You can always rely on Nigella for incomparable comfort food; simply no one does it like the high priestess of soothing, easy-to-assemble dishes that feed the soul. Her fish pie recipe is one such. We eat it throughout the year, but what could be better than this on Christmas Eve – either served with a simple green salad and a glass of red at the table, or shovelled into bowls to eat on the sofa in front of your 102nd viewing of It’s a Wonderful Life. It truly is (a wonderful life, that is) with nostalgic classics such as this.

Linguine With Clams

Epicurious


We could – and indeed, we do – eat this one all year round. It’s the mark of a truly winning dish that it can be just effective al fresco in the height of summer as when consumed curled up by the log burner in the run-up to Christmas. Light yet satisfying, it is both quick and easy to make while looking impressive (clams reliably make the simplest of dishes look pretty). Whether family and friends are descending for Christmas Eve, or it’s a smaller, cosier affair, this is a brilliantly tasty seafood dish for the night before the main festivities.

Easy Butter and Herb Baked Oysters

The Spruce Eats


Oysters are the Marmite of the seafood world; those who love do so with a vehemence equal only to those who loathe. Happily, we reside in the first camp, and will take ours any which way. If you’re planning to serve up these showstoppers of the seafood world at Christmas, we recommend baking them with butter, panko breadcrumbs and lots of zesty lemon. With minimal effort, it takes them from the ideal summer night dish served on ice to something wintry and comforting, all whilst looking absolutely sublime. Haters are going to hate, but we love them unreservedly.

Loch Fyne Haddock Bake

Mary Berry


Is Mary Berry the most reassuring woman on the planet? She’s certainly up there. We love the simplicity and cool confidence of her recipes, and this Loch Fyne haddock bake is no exception. It’s hearty, it’s comforting, it’s delicious, it can be made ahead of time and it feeds the five thousand (well not quite, but nearly). One to eat while lolling about in your slippers and wrapping the last of the presents. Be sure to leave a bite for the big man himself when he shimmies down your chimney.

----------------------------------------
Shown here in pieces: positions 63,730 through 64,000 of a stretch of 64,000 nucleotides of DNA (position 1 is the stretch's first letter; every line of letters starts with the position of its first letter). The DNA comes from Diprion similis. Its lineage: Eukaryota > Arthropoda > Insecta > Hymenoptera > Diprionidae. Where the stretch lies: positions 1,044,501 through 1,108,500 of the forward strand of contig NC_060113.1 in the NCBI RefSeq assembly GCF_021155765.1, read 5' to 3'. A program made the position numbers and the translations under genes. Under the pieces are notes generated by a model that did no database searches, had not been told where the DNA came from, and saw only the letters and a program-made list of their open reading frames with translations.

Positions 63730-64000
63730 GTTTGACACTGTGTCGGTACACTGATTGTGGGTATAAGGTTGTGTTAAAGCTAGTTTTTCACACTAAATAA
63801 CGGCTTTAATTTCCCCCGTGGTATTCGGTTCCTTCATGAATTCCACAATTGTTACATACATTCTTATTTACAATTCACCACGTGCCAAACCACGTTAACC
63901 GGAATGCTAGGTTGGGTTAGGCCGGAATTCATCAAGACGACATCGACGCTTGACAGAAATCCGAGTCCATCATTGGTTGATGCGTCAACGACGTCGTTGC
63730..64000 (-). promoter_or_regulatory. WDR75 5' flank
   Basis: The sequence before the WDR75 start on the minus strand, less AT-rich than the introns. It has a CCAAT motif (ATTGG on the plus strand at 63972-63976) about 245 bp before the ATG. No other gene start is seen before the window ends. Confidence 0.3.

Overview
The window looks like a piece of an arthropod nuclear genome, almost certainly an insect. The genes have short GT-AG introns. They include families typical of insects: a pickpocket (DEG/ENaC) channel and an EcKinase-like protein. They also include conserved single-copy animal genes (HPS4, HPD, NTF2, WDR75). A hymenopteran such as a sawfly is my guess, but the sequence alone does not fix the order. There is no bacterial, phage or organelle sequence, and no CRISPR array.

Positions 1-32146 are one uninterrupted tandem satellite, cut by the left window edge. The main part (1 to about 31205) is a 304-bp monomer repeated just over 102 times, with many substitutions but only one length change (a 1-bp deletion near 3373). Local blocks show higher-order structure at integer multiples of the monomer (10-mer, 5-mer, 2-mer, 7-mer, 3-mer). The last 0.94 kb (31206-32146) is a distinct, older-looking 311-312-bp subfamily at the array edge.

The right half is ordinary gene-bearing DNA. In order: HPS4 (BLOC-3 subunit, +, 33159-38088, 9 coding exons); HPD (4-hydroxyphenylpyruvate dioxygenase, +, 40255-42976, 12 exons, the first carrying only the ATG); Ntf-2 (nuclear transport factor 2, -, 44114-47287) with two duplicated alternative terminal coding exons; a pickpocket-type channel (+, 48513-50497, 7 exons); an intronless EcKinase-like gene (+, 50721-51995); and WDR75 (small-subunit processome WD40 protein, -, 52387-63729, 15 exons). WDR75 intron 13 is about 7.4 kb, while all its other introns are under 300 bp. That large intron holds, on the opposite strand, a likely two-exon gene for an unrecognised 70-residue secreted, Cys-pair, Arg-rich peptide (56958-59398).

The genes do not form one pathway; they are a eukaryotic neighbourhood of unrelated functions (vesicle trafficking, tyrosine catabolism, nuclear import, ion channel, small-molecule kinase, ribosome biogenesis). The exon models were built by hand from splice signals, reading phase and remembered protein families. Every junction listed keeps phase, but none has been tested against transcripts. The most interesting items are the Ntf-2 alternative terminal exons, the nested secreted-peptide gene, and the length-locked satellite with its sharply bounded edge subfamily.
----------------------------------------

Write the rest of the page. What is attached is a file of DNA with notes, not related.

Fried Calamari

The Fork Bite


It’s quite a claim, but The Fork Bite says that what follows is ‘the best calamari recipe ever’. We’re willing to take a punt; it is, after all, one of those dishes that lives or dies by the ratio of outer crunch to inner chewiness. Whip up the aioli too and you have the perfect seafood appetiser for Christmas Eve feasting.

Mussels Fra Diavolo

Food and Wine


The esteemed author of this recipe for mussels ‘fra Diavolo’ (from the devil) suggests it’s a summer dish. We say, don’t confine it to those few short weeks of the year. Mussels always look festive, and the tomato paste, white wine and oregano additions make this rendition suitably warming for Christmas Eve. Plus, crucially, they’re light enough to allow you to make the most of the ensuing over-abundance of food the next day.

Crab Cakes with Remoulade Sauce

Brown Eyed Baker


Crab cakes are an unfailingly elegant little dish that balance the lightness of the crab meat itself with the more substantial potato, making it a great option for a winter’s meal that’s filling while not going too heavy. There are quite a lot of ingredients in this one, so it takes a little prep at the shopping stage, but the making itself is quick and none too onerous. A glass of Vinho Verde is the ideal accompaniment.

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By Nancy Alsop
December 2019